The new Mercedes CLA Coupe wasn’t the only news coming from the company’s booth in CES; the German car maker also brought the production, battery-electric EQC for and the Vision Urbanetic Concept for their U.S. debuts.
The first is an electric Mercedes powered by two motors at the front and rear axles, providing a combined output of 402hp and 564lb-ft of torque. Thanks to its 80kWh battery pack, Mercedes estimates that the EQC’s range will be around 279 miles (450km) on the NEDC European cycle.
The new EQC is compatible with DC fast charging as standard, with the battery pack able to be charged with a maximum output of up to 110kW at an appropriate charging station. Mercedes says that the time to charge the EQC from 10 to 80 percent takes around 40 minutes when using a DC fast charger.
One of the exterior highlights of the EQC is of course the front end’s black panel surface that encloses the headlights and grille under the same panel. US-spec models will be offered with an illuminated Mercedes star as standard for a more impressive look during the night.
The first Mercedes to be launched under the EQ brand is also engineered to provide exceptional noise comfort; the company’s engineers have isolated the powerpacks with rubber mounts in addition to other measures in order to create a truly silent cabin.
Speaking of which, the high-quality interior of the EQC features rose-gold colored louvers for the air vents, the latest MBUX infotainment system with the dual-screen setup and a dashboard with a clear orientation towards the driver.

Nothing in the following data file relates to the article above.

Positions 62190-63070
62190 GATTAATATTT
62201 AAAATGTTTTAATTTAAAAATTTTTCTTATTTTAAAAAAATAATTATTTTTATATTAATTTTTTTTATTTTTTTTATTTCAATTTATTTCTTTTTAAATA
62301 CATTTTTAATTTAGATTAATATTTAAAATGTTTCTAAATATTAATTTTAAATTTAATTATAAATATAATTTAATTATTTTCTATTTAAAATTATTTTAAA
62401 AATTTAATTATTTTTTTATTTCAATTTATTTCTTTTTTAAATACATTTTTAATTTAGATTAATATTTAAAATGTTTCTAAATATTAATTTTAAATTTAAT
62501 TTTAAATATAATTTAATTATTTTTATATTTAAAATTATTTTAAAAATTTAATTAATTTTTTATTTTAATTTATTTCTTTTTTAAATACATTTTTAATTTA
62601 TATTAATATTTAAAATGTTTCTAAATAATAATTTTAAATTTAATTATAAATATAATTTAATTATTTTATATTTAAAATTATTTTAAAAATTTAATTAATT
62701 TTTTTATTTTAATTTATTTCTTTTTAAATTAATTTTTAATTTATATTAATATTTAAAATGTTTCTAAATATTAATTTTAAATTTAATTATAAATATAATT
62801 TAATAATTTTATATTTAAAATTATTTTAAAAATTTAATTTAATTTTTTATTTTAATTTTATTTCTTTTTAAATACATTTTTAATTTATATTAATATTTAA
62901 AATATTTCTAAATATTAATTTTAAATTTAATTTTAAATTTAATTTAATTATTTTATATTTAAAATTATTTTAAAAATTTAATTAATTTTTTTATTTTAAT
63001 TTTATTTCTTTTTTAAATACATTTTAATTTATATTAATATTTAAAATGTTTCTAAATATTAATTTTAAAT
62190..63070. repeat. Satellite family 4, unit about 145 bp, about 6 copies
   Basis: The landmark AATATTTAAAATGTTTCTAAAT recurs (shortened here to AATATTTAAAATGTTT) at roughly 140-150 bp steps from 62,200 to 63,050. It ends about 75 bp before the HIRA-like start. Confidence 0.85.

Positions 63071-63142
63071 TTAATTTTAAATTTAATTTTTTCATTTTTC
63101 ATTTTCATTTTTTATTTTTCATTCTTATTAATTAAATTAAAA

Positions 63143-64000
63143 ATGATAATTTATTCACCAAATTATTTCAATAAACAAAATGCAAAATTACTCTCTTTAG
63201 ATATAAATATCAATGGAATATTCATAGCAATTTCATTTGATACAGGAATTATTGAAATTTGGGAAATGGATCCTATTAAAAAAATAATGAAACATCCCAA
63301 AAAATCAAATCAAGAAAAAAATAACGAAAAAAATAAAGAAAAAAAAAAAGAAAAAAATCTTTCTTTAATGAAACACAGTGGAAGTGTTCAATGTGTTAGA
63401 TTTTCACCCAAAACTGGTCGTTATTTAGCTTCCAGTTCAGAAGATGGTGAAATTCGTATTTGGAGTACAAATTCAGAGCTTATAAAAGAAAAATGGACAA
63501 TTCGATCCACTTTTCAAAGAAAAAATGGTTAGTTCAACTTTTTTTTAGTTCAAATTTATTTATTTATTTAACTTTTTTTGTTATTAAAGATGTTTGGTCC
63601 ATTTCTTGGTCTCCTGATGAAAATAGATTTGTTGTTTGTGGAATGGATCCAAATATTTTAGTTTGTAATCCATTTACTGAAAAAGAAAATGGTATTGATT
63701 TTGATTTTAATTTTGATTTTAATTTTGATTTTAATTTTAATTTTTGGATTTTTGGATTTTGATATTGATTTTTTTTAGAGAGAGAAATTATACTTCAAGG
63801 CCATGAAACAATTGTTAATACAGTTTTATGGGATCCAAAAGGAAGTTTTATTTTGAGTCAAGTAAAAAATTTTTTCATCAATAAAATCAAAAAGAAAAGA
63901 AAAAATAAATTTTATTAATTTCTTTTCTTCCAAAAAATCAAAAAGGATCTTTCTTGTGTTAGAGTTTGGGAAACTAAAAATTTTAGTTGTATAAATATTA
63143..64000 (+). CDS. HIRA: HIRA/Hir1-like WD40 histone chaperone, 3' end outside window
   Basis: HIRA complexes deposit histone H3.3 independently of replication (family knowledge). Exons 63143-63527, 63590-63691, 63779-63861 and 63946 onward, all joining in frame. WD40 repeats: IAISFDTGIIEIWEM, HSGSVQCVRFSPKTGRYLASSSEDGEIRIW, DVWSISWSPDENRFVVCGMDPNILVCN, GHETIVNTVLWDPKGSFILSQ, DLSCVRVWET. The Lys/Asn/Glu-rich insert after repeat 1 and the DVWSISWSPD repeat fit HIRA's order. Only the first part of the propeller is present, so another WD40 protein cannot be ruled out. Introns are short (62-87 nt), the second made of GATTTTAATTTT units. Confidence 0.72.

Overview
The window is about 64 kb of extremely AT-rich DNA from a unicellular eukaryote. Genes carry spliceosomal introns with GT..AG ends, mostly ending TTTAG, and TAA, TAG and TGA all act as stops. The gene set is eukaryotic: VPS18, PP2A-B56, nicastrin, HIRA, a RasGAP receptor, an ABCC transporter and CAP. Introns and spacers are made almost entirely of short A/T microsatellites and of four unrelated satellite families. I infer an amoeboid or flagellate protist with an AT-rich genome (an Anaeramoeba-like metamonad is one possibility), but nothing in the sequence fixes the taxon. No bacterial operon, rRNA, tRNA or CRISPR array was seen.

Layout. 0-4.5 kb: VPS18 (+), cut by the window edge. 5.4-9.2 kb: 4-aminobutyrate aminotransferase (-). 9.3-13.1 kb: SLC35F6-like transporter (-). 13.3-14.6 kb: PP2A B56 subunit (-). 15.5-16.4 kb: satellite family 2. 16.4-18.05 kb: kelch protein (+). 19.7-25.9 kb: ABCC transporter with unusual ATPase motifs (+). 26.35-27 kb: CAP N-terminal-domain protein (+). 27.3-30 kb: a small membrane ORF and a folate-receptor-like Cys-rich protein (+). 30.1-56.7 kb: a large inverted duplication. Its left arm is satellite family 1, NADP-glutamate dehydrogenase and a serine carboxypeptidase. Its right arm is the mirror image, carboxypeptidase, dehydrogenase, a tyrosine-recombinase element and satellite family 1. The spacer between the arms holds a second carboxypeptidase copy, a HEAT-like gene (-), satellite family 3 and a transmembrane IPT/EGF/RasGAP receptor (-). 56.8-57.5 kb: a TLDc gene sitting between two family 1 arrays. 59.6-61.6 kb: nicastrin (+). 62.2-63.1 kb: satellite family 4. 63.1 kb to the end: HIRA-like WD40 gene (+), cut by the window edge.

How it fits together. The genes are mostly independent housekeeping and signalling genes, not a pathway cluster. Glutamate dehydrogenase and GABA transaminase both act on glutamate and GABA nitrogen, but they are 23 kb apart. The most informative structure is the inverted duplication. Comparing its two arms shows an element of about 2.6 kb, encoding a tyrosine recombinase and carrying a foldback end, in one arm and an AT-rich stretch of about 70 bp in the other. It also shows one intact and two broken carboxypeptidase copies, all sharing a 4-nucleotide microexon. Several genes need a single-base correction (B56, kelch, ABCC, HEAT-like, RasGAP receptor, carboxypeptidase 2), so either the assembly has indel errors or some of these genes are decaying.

Sales of the new Mercedes EQC will start in the U.S. market in 2020, with apparently a price tag that’s similar to that of a GLC 43. Mercedes aims to start production of its first electric SUV this spring.
Vision Urbanetic Concept
The other model that Mercedes brought along at CES is the Vision Urbanetic that we first saw at last year’s IAA Hannover show. It’s a flexible autonomous robo-van that can be used for transporting either people or goods through different interchangeable modules, depending on the usage scenario.
Mercedes’s designers envisioned the Urbanetic as a ride-sharing vehicle that could be used by private individuals or companies, who would register their needs through an app that feeds information to an intelligent IT system. Based on the changeover concept, the system would then analyze those details and deploy a fleet of self-driving cars best able to address the demand.
“During the rush-hour traffic of early morning and late afternoon, the fleet can be equipped with more people-mover modules. During other times, the system would mainly be used for goods transport with the cargo module. The virtually noiseless electric drive makes the system viable for further late or night-time delivery options”, said Gerd Reichenbach, Head of Strategy at Mercedes-Benz Vans.